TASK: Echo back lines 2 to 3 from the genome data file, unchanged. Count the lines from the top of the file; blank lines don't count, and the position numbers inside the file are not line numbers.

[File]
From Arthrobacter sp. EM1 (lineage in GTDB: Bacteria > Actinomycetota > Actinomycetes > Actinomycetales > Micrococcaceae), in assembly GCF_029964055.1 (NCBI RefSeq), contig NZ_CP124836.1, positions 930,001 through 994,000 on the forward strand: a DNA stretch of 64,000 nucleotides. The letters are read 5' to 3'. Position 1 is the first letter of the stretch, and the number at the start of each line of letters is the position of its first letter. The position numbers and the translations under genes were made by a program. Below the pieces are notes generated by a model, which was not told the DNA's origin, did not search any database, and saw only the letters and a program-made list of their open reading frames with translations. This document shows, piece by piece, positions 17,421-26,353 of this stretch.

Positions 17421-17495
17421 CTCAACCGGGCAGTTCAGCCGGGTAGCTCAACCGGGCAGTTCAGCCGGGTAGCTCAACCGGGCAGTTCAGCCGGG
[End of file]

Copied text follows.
Positions 17421-17495
17421 CTCAACCGGGCAGTTCAGCCGGGTAGCTCAACCGGGCAGTTCAGCCGGGTAGCTCAACCGGGCAGTTCAGCCGGG